The night Tom Petty dropped acid for the first time and finally connected with an old crush proved to be an inspiration for his classic “Even the Losers.”
Although the track wasn’t one of the U.S. singles pulled from 1979’s Damn the Torpedoes – it was released only in Australia that way in July 1980 – “Even the Losers” has become a classic-rock radio staple. But the events detailed in the song took place a decade earlier.
As recalled in Warren Zanes’ Petty: The Biography, the story happened in 1969, shortly after a brief period when Petty’s father had enrolled him in art school in Tampa. Earl Petty was talked into sending his son to the school by a door-to-door salesman, with the unspoken truth being that enrollment in higher education meant a draft deferment at the height of the Vietnam War. Young Tom was hardly an attentive student, but he didn’t object to furthering his education, because it meant he could be closer to Jan Mathews, whom he met at a gig with his band the Epics and had kept a secret from his parents.
Petty’s time in Tampa didn’t last long. He didn’t go to a single class, preferring instead to hang out on the beach and work odd jobs – first as a dishwasher and then at a funeral home run by Mathews’ dad in nearby St. Petersburg. But after getting caught in bed with Jan, Petty headed back to his hometown of Gainesville, Fla.
Upon his return, he and his friend Mike Nixon went to a party at a friend’s place and took LSD. They were in the middle of their trip when Petty spotted a girl named Cindy, who had rejected his advances when they were in middle school together. Seeing Petty with long hair now, something changed with Cindy. As the evening dwindled down, they found themselves smoking cigarettes on the roof and skipping rocks on a lake below an interstate overpass – incidents that made their way into “Even the Losers” — until they were eventually alone.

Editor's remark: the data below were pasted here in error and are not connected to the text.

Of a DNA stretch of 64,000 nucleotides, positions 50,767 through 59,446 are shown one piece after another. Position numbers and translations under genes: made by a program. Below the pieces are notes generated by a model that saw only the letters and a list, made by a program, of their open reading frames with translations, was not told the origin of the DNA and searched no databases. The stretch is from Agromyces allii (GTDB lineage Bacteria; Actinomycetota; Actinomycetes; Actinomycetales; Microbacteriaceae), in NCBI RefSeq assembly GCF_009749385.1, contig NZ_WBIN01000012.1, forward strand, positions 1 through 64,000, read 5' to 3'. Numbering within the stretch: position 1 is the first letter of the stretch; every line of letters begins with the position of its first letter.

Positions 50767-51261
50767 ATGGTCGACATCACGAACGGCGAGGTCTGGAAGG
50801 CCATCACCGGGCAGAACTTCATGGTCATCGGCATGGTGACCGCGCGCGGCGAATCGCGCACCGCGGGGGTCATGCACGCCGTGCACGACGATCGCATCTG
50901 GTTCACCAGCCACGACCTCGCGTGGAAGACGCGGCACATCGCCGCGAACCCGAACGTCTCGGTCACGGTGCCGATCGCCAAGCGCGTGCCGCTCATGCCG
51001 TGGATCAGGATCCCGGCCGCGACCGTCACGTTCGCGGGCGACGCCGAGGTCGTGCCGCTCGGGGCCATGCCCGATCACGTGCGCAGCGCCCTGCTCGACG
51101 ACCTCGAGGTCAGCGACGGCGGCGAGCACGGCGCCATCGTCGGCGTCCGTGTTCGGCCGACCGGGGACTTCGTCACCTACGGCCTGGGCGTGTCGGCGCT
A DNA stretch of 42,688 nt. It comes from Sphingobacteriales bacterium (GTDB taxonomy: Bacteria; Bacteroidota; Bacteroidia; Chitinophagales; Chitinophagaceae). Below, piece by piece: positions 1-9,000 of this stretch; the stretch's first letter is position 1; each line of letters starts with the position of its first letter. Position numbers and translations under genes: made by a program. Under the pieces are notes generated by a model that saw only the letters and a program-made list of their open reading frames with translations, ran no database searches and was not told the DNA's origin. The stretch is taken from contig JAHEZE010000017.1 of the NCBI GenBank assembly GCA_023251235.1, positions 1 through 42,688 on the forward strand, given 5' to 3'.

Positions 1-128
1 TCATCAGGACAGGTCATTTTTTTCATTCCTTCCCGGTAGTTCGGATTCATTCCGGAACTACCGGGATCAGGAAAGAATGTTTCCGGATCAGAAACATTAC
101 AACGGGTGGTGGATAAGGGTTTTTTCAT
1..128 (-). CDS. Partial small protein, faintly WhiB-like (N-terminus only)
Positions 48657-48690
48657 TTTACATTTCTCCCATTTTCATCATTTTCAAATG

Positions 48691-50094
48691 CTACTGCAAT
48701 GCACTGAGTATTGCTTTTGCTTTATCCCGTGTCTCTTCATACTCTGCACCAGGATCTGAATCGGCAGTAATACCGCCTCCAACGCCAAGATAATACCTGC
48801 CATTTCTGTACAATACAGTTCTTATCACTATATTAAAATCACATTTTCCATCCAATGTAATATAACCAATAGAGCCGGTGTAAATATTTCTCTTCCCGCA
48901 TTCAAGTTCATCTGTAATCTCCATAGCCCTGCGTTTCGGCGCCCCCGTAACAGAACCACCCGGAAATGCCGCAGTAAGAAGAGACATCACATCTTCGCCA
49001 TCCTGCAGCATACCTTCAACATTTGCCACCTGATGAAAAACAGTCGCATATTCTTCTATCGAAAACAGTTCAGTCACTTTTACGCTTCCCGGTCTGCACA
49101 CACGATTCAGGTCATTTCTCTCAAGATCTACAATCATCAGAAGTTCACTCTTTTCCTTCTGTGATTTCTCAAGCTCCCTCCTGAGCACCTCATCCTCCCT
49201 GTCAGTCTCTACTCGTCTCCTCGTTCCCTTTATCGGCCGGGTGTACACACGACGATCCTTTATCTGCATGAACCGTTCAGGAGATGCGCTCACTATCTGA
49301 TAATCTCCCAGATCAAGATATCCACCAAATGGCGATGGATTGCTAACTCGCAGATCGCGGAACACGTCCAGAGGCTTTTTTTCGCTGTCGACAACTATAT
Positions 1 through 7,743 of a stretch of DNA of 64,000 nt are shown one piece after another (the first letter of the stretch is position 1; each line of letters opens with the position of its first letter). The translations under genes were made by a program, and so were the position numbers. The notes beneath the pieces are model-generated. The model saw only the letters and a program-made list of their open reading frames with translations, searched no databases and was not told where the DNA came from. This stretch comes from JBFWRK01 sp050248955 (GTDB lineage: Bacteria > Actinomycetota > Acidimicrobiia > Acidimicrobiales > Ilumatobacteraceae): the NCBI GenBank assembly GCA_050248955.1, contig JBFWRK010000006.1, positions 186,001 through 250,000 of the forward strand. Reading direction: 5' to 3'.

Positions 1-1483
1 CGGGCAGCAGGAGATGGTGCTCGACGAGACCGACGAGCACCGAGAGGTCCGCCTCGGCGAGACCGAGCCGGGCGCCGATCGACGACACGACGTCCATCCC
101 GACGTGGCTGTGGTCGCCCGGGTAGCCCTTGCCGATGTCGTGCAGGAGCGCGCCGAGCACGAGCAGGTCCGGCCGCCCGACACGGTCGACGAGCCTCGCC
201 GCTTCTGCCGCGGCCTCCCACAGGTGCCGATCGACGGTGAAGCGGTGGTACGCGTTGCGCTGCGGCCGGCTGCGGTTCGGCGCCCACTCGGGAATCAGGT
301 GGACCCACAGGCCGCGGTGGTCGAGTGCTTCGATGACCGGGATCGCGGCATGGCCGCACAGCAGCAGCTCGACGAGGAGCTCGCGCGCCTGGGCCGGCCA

But Petty’s triumph was short-lived. “She let me know it was just for that night,” the singer told Zanes. “And it scarred my brain all over again. In a matter of hours, I’d let myself believe another story, the one I’d wanted to believe for a long time. I only saw her a few times after that. But finally she took me into a room at someone’s place and said, ‘You keep trying, but you and me isn’t going to happen.’ When I wrote ‘Even the Losers’ years later, that night came back. I obsessed over her so much. She’s probably in a lot of songs.”
Listen to Tom Petty and the Heartbreakers’ ‘Even the Losers’
During the acid trip, Petty came to the revelation that he needed to be in a rock band or else his life was meaningless. He patched things up with the Epics, who had moved on to a new bass player in his absence, and dedicated himself to the band.
Even though the memory of that lysergic-drenched night was still fresh a decade later, Petty had a difficult time coming up with the song’s title until the moment he was recording his vocals.
“I had everything but the chorus,” he recalled in Conversations With Tom Petty. “I had the tune for the chorus. And I had the chords. And I was bold enough to say, ‘Let’s cut this thing.’ But I had no idea what I was going to sing when I got to that point. And boom, divine intervention, it just came out: ‘Even the losers get lucky some time.’ The whole thing. I don’t know if I even told [the band]. I don’t know if they even know that. But I was kind of wondering what I was gonna sing when that came. I was really happy. I’m not even going to question where that came from.”
Petty noted those moments of inspiration happen only because of the amount of work he’d put in ahead of time. “In a spiritual sense, I think they’re all out there,” he said. “It’s just a matter of you getting yourself into a place where you can receive, where you can get your antenna out there where you can get that signal. I think if you get your antenna out there and you get into that space, a lot will come in. You never really get the results it you try to force it that you do if you just let it come in. But it can be frustrating if you’ve got session time booked, and you’ve got to come out with something. It can be tough.”